So, the things that matter most for achieving the thing that matters most (shrink/loss reduction) are training, compliance improvement, and resolution of dishonesty issues.
To create our 70/3 plan, we focus on the three actions that target the three most important issues.
- What three things can I teach employees that will provide the most significant ROI?
- Which three compliance issues, if corrected, would create the most significant improvement to store performance?
- Which three areas represent our most considerable risk for dishonesty and what three tools can we use to identify them?
The answers to these three questions become our action plan for working on the loss prevention things that matter most.
The most challenging part of the process is not coming up with a list of training topics, compliance issues, or investigative tools. The challenge is a commitment to focus on only three for each.
In some ways, it may feel counter-intuitive.
For example, you may have developed a very question-rich audit and struggle with a focus on just nine (three for each section) key questions. You can certainly have more, but these nine should be the most heavily weighted. (And truthfully, I’ve never seen employee name tags or their absence impact loss, so maybe that question belongs on a different type of inspection.)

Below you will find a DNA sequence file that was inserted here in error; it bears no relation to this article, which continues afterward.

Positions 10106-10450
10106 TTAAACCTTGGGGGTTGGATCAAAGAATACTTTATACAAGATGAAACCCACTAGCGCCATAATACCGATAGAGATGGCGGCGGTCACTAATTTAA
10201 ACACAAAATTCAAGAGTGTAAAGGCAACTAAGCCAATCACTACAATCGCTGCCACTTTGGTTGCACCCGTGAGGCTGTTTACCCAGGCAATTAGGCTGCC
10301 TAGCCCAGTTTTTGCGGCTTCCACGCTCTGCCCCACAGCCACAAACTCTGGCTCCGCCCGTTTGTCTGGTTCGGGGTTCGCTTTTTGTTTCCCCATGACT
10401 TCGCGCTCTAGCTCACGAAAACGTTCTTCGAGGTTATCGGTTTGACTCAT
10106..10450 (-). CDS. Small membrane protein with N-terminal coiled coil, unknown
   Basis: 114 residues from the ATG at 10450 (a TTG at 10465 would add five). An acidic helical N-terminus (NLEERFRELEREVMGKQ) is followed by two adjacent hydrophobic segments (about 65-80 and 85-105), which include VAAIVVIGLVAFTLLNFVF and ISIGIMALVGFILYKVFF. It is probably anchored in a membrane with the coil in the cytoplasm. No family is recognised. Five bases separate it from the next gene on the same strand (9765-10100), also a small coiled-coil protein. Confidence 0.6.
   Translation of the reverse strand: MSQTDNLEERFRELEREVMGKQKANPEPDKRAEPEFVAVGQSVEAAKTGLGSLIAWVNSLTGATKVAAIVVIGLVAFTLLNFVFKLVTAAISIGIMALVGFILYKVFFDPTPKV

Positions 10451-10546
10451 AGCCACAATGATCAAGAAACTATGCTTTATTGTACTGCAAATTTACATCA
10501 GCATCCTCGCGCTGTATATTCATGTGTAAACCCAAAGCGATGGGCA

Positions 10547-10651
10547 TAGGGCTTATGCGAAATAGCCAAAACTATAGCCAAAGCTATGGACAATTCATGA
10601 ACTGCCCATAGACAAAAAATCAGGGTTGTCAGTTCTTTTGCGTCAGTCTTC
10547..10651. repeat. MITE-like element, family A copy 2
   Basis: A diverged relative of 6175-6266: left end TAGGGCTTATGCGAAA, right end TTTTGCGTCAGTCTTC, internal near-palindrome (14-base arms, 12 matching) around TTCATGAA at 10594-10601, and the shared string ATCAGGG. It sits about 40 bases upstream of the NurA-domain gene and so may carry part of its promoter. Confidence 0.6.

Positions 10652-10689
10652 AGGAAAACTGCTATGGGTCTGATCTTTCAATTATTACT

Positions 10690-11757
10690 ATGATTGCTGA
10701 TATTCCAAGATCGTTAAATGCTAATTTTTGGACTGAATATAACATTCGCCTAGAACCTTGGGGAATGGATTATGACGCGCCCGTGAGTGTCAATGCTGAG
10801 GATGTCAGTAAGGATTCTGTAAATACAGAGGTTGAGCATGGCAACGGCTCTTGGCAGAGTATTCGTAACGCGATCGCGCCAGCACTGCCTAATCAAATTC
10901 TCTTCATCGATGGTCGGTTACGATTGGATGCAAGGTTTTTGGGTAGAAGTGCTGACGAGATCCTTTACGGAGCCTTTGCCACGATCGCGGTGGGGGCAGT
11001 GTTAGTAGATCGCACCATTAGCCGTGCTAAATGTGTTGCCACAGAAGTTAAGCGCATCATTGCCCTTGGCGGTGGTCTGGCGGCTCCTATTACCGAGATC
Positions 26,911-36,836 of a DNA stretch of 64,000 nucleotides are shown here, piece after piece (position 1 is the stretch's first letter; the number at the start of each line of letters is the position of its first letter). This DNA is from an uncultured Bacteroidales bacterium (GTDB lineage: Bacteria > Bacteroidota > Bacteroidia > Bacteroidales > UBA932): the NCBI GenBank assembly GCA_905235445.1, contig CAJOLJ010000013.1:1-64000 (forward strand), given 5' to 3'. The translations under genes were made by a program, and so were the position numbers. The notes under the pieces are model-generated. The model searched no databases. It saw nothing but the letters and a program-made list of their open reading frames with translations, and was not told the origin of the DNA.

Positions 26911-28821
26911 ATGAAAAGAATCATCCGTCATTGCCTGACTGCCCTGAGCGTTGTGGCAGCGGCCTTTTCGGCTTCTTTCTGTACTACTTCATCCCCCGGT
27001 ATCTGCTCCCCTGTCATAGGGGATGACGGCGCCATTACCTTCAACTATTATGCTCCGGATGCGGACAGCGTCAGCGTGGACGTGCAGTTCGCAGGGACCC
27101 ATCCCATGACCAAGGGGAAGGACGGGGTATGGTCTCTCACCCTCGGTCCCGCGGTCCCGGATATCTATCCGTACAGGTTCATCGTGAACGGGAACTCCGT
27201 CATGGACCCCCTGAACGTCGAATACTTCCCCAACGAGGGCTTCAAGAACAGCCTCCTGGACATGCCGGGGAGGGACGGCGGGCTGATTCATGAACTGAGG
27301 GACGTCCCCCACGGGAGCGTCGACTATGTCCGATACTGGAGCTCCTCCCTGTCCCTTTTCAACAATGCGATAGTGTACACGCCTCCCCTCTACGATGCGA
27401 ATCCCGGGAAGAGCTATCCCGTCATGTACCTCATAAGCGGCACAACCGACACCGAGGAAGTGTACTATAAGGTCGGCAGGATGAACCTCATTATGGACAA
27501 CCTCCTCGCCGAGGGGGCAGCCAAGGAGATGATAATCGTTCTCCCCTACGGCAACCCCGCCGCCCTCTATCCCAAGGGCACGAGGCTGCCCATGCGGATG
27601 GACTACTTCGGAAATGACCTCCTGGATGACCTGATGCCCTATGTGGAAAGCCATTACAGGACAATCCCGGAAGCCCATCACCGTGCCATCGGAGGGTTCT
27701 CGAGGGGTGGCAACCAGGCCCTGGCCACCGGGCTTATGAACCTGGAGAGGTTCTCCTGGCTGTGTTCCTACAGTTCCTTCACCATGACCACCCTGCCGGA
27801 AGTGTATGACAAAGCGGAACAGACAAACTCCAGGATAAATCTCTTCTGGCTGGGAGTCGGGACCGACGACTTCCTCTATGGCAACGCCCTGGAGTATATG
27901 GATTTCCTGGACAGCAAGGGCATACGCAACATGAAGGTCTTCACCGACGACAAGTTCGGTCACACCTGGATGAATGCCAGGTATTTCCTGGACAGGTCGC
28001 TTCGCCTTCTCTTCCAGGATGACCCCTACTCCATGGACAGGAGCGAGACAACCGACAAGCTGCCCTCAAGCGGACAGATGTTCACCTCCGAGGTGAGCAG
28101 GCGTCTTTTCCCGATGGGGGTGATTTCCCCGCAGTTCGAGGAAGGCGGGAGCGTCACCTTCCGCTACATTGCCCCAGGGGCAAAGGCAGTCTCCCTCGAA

The real value of this approach is that in conducting a serious and objective assessment of your program efforts by asking: “Is the time spent on these activities providing greater knowledge, insight, or actionable intelligence that will directly assist in the goal?”
Because if the answer is “no” then you’re not focusing on . . . The loss prevention things that matter most.
Director of Business Development & Marketing
HS Brands Global
Raymond Esposito has over 28 years of loss prevention experience, working within the department store, specialty, and grocery segments of retail. He has developed and executed loss prevention programs for over 125 retailers in the U.S., Canada, and the United Kingdom. He holds a bachelor’s degree in psychology from the University of Connecticut and is an expert witness.